Science: During his campaign, Biden committed to putting science at the heart of his administration’s policymaking. A return to science-informed decision-making will affect all manner of issues – the pandemic, climate change, health care – as well as the fate of salmon and orca in the Pacific Northwest. Advocates shouldn’t expect scientists to make decisions for the President and his administration. But, based on Mr. Biden’s campaign, we should expect scientists to inform the decisions that are made.

Native American Tribes: The Biden-Harris campaign recognized that, while our nation was founded on the notion of equality for all, “we’ve never fully lived up to it. Throughout our history, this promise has been denied to Native Americans who have lived on this land since time immemorial.” Joe Biden and Kamala Harris have committed to uphold the U.S.’s trust responsibility to tribal nations and strengthen the Nation-to-Nation relationship between the United States and Indian tribes.

The Biden Administration has promised to work with America’s Tribes to “empower tribal nations to govern their own communities and make their own decisions,” including to restore tribal lands and safeguard natural and cultural resources. In the Northwest, salmon and orca play central roles in the culture and economy of many Tribes. Protecting and recovering these and other fish and wildlife populations is certain to be an important priority for many tribal communities on the coast and inland.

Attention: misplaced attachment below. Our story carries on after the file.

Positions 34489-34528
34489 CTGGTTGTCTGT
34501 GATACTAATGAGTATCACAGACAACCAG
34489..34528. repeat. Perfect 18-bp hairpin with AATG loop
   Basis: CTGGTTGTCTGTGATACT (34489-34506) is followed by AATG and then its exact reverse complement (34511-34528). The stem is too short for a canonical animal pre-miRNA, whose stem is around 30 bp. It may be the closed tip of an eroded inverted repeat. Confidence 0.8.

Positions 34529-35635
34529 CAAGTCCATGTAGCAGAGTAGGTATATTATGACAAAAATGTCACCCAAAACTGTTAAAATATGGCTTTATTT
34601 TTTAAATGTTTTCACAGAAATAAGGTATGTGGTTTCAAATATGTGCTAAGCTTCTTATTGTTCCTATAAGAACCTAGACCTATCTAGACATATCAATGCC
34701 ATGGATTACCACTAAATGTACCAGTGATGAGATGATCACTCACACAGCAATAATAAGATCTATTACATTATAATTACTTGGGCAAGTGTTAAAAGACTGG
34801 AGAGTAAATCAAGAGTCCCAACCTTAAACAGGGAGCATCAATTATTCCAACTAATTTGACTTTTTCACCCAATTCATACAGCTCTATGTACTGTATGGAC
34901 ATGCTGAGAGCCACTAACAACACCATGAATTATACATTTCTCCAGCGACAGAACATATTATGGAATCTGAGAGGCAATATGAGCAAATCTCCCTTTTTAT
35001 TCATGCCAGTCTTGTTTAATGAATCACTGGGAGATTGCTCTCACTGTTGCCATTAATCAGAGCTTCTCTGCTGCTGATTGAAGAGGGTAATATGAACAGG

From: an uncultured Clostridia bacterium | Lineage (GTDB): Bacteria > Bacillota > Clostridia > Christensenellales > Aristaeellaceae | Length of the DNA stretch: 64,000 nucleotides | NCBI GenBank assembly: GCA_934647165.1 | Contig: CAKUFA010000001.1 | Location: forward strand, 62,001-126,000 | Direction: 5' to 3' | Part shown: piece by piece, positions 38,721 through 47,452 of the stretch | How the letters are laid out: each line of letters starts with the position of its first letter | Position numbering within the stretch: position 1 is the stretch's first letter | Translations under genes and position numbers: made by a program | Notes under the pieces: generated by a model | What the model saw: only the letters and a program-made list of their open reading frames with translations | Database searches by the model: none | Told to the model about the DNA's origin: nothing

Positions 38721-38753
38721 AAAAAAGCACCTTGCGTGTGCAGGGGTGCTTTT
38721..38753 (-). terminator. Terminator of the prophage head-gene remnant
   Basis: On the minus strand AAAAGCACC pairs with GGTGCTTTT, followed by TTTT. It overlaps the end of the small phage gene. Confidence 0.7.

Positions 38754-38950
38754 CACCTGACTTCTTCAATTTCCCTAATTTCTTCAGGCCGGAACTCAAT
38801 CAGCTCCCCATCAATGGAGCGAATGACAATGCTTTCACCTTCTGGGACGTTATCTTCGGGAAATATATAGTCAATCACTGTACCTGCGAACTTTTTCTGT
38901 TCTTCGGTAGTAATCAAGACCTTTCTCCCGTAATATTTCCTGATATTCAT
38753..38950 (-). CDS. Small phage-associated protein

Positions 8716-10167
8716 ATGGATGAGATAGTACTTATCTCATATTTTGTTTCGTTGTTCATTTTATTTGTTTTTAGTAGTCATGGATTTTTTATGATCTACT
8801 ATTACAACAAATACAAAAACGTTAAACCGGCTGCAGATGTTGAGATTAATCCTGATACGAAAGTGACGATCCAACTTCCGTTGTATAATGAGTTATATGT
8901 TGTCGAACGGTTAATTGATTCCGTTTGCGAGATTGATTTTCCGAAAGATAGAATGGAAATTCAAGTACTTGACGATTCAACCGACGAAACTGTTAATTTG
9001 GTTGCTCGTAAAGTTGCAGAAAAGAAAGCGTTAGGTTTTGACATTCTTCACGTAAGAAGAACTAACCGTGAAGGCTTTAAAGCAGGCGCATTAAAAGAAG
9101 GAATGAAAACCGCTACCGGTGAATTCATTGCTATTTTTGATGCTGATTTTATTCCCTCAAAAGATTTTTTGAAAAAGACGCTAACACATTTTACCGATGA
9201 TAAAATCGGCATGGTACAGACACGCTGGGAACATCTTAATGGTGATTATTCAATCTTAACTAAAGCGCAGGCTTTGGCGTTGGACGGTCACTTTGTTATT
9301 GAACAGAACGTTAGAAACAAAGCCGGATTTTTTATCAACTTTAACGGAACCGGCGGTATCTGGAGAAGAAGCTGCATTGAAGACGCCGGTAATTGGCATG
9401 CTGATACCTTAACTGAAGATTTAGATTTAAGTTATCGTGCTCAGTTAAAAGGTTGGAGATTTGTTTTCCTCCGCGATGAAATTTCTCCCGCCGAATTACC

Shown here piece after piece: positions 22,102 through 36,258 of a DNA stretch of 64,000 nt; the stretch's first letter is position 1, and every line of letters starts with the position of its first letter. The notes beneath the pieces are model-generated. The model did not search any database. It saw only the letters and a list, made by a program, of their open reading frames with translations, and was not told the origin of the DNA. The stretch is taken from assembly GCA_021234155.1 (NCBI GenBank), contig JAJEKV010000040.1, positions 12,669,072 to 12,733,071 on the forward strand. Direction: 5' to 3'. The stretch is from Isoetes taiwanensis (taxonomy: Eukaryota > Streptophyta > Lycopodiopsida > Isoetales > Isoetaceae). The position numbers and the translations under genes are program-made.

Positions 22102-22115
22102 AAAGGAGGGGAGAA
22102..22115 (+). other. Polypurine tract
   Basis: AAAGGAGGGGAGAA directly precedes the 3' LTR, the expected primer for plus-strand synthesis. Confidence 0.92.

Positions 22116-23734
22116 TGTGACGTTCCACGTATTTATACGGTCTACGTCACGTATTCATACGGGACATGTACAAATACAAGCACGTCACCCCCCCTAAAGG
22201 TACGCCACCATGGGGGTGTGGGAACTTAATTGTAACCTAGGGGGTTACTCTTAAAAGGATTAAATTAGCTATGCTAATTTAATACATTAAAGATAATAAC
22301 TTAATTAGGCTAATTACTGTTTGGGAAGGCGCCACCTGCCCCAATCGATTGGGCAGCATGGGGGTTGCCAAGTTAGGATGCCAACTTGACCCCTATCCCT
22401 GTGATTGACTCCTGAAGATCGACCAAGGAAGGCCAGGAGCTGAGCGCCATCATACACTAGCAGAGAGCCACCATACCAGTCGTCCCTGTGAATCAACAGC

Climate Change: Addressing climate change was a pillar of the Biden-Harris campaign. The President-Elect recognizes climate change as an existential threat – and understands the urgent need to address it. Climate change imperils our lands and waters and ecosystems, and also puts at risk our health, communities, food systems and economic well-being. While communities of color and low-income communities are often at higher risk, climate change affects everyone - wreaking havoc today on our towns and cities and ways of life in rural as well as urban centers.

In the Northwest, climate change multiplies the challenges facing already-endangered salmon and orcas today – and increases the urgency to act. Scientists tell us that restoring a resilient, freely flowing lower Snake River through dam removal is essential for protecting its native fish from extinction. Salmon and orca – and the rest of us – need an aggressive set of policies to both dramatically reduce carbon emissions (prevention) and invest in resilience and adaptation (care) to better prepare our ecosystems and communities to withstand intensifying climate impacts. The Biden-Harris campaign in 2020 embraced this two-pronged approach of prevention and care - and advocates must be prepared to both support their leadership and hold them accountable.